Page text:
7 Renovations That Reduce Your Home’s Value

Most people think home-renovation projects will always add value to a home, but this isn’t necessarily true. According to Scott McGillivray, host of the HGTV series Income Property and author of How to Add Value to Your Home, these 7 renovations should never be done…

1. DO NOT expand your master bedroom if that means eliminating another bedroom. Small master bedrooms are a common complaint, particularly in older homes. But in many cases, the only realistic way to expand a master bedroom is to sacrifice one of the home’s other bedrooms, which is likely to be a costly mistake. Fewer bedrooms equals fewer potential buyers.

2. DO NOT convert a garage into living space. Finishing a garage can seem like a cost-effective way to enlarge a home-it is significantly less expensive than having an addition built from scratch. Trouble is, many buyers will not even look at properties that do not have garages.

3. DO NOT add artistic flourishes or personal touches to the home itself. The smart way to add art and/or personality to a home is to hang art on its walls, not to alter the home in ways that can’t be easily undone when it is time to sell, such as a mural painted on a wall or ceiling, a large masonry fountain in the yard, or a mosaic artwork incorporated into the tile in the kitchen or bathroom. Buyers want a home to be a blank slate for them to fill, not a reflection of a prior owner’s tastes.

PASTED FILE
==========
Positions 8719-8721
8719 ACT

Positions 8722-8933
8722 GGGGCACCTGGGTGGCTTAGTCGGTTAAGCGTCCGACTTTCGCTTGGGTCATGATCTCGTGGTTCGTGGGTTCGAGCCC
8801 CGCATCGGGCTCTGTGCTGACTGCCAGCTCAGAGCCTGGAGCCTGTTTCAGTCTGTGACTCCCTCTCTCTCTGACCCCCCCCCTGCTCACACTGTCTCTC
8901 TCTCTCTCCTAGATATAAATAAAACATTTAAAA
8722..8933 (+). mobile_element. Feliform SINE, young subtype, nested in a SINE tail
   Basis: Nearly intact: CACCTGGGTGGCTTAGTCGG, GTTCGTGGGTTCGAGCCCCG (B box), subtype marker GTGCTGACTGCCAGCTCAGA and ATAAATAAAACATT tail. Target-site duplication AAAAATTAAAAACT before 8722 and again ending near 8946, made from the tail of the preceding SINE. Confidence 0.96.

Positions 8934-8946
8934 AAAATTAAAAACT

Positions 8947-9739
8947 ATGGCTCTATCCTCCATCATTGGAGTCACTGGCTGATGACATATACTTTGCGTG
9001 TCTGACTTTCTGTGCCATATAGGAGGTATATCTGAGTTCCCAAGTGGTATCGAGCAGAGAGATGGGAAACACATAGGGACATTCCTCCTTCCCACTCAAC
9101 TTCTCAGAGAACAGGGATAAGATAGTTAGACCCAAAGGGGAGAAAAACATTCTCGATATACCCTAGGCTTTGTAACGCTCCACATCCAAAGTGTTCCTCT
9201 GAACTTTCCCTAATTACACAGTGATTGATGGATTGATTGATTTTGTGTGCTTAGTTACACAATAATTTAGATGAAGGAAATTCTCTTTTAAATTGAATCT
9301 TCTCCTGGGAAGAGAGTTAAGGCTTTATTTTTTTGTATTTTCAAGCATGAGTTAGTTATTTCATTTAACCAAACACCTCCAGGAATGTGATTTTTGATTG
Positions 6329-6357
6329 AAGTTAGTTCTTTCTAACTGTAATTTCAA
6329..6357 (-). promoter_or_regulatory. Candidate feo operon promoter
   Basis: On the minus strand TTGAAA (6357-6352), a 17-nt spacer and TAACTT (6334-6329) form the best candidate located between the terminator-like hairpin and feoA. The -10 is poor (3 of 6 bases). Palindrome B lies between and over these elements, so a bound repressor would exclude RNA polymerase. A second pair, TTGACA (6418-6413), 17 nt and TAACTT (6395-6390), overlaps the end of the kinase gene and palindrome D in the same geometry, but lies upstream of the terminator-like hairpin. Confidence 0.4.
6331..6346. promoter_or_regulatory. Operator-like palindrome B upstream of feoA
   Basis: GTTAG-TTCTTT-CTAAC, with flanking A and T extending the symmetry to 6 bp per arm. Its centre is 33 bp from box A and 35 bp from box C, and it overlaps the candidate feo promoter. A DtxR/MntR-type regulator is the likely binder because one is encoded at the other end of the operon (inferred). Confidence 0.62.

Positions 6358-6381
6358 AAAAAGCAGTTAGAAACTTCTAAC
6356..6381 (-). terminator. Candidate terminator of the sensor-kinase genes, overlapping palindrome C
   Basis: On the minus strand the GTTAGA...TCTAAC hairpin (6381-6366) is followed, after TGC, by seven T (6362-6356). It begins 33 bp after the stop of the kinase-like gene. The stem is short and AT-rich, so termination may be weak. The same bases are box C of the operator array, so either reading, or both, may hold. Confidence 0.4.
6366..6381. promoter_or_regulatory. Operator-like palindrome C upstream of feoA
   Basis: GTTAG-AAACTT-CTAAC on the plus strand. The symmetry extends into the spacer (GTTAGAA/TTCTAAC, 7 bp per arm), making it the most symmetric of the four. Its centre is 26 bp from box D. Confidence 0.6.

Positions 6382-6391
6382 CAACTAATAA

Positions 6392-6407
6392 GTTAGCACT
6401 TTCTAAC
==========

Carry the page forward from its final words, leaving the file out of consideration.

4. DO NOT paint interior walls dark colors. Dark interior walls have become a trend – decorators will tell you that they can make rooms feel cozy and ¬elegant. But many home buyers think “small and unwelcoming” when they walk into a dark-walled room. Light-colored walls might not be trendy, but they make spaces feel larger and friendlier, which buyers value more than -stylishness.

5. DO NOT attempt do-it-yourself home repairs if the result will look like ¬do-it-yourself repairs. Home owners who have the skills to do basic home repairs can save themselves thousands of dollars over the years. But when home buyers (or home inspectors) see evidence of do-it-yourself work, they often start to worry about what else the home owner might have done on his/her own that isn’t so evident-such as electrical and -plumbing work or foundation work-and whether this work was done properly. Potential buyers feel much more confident when it appears that a home has been professionally maintained.

6. DO NOT texture interior walls and ceilings. Drywall compound can add texture to interior walls and ceilings, resulting in a stucco look. This textured look goes in and out of style and might not be in vogue when you sell.

7. DO NOT install a chain-link fence in your front yard. These look low-end and unwelcoming, giving potential buyers a negative first impression of your home. If you must have a fence, it’s worth paying extra for wood (or composite or vinyl fence designed to look like wood). These can cost twice as much as chain link, but they will not reduce the value of the home – a nice wood picket fence could even increase the value.